Capital suggestion - Dr Farrukh Saleem - Sunday, July 25, 2010

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On July 18, I was at the PIA check-in counter at Toronto’s Pearson International Airport intending to board flight PK 784 bound for Islamabad’s Benazir Bhutto International Airport. The PIA staff asked me to provide them with the credit card on which I had bought the ticket. I tried to explain to them that the original credit card was upgraded by RBS, the issuer, and that I no longer had the card on which the ticket was bought (but I did provide them with the new, upgraded card). I was refused boarding. Lucky me because my brother-in-law works for the bank and I had him confirm to the PIA staff that my card had been upgraded.

Once onboard, I shook hands with Javed Khan (not his real name), a resident of Mardan, sitting right next to me. And then began the story of a genuine welfare state. Javed, trained an engineer at the University of Peshawar, told me that the government of Canada granted him permanent resident status some five months ago. Javed tells me that he along with his wife and three minor children immediately flew to Toronto and then moved to Mississauga, a Toronto suburb.

Javed had four dependents and no job. Imagine; five Pakistanis 10,951 kilometres away from Mardan and the sole earner without a job. Imagine; five Pakistanis in a city which was incorporated in 1974, a city 27 years younger than the homeland they had left behind.

For Javed that’s when the welfare state kicked in. First, to help out the minor children. Imagine; the first to help out Javed’s children was the federal government with its Canada Child Tax Benefit (CCTB), a “tax-free monthly payment made to eligible families to help them with the cost of raising children under age 18.” The basic benefit is $112.33 a month for each child under age 18. Then there is a supplement of $7.83 a month for each additional child.

The federal government also funds the National Child Benefit Supplement (NCBS). One-child family gets $174 a month. Two-child family gets $154 a month. Three-child family gets $146 a month. For Javed next comes the (provincial) government of Ontario with its Ontario Child Benefit (OCB) in the amount of $250 per month for each child under the age of 18.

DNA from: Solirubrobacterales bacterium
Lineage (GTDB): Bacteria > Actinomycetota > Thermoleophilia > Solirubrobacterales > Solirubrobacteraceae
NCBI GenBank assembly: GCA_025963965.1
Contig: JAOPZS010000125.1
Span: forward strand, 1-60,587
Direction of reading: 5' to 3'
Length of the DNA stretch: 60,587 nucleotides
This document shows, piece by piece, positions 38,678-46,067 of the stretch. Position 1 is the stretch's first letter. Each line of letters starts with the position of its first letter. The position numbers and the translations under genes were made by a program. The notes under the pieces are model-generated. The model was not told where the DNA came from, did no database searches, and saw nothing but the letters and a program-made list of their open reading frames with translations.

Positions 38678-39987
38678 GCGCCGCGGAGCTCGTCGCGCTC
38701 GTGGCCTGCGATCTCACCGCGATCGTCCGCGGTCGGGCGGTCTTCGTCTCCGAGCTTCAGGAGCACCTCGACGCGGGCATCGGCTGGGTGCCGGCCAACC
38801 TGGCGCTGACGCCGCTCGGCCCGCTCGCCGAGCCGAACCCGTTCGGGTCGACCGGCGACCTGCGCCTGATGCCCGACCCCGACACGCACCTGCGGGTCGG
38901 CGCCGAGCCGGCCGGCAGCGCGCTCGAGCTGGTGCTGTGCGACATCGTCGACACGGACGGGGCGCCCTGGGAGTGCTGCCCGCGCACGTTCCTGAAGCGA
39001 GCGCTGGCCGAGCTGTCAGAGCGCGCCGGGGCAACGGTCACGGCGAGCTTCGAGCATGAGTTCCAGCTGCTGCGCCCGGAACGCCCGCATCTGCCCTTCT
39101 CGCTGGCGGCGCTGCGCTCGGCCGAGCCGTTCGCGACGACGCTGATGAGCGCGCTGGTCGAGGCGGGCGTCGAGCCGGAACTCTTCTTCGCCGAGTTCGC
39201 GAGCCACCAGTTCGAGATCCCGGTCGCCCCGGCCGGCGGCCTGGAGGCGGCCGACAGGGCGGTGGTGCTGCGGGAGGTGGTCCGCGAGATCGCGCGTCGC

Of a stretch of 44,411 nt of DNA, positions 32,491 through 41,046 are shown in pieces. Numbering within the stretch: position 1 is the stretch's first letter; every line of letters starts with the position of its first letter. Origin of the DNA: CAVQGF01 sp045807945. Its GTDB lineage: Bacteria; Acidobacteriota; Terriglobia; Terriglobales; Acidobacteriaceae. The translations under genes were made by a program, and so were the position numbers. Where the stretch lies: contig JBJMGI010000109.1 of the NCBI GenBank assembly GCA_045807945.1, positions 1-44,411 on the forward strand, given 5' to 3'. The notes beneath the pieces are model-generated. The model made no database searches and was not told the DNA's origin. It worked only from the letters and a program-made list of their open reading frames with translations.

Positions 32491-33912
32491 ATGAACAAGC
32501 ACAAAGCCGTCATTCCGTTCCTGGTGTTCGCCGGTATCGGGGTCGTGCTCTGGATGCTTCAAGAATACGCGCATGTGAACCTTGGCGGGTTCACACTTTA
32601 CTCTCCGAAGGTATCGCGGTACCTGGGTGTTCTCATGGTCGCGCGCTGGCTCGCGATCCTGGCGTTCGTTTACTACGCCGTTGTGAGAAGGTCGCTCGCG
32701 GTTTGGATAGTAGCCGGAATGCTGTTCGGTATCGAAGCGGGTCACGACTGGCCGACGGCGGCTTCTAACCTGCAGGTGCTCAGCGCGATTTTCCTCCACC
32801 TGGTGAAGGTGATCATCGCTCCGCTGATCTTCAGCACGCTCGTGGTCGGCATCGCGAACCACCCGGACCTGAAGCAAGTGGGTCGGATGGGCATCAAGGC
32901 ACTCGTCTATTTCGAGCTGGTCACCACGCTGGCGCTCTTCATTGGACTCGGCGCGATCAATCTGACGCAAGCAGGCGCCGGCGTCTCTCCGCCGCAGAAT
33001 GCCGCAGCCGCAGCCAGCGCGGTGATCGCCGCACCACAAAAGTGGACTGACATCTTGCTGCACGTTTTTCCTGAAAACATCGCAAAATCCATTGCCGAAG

Imagine; the welfare state has an Automated Benefits Application which is a partnership between the Canada Revenue Agency (CRA) and the Vital Statistics Agency (VSA) whereby as soon a birth is registered with the VSA the CRA comes into action. The CRA actually recommends families to enrol for a direct bank deposit “prior to giving birth to your child in order to reduce delays in receiving your payments.”

On July 1, the eight per cent Ontario Sales Tax and the five percent GST were combined into a single 13 per cent value-added sales tax. But look what the welfare state did for families earning less than $160,000 a year: “As part of the sales tax reform, cash payments will be provided to Ontario tax filers in each of June and December 2010 and June 2011.” Eligible families will receive three payments totalling $1,000 and eligible individuals would get three payments totalling $300.

With the Canada Child Tax Benefit, the National Child Benefit Supplement and the Ontario Child Benefit Javed rented out a basement for $850 a month with at least $800 a month left for groceries. Last month, Javed found a job that pays $15 an hour.

Remember, Javed is a mechanical engineer but most of what the University of Peshawar taught Javed is not recognised in his adopted homeland. Javed wants to work in Canada and Javed wants to work as an engineer. Imagine; the Ontario Student Assistance Programme (OSAP) has informed Javed that by August he would become eligible for a $36,000 grant to upgrade his engineering credentials.

Imagine; 50 million Pakistani children are food insecure and 50 per cent of all child deaths are attributed to poor nutrition while our leaders remain long on hair, short on brain.

The writer is a columnist based in Islamabad. Email:

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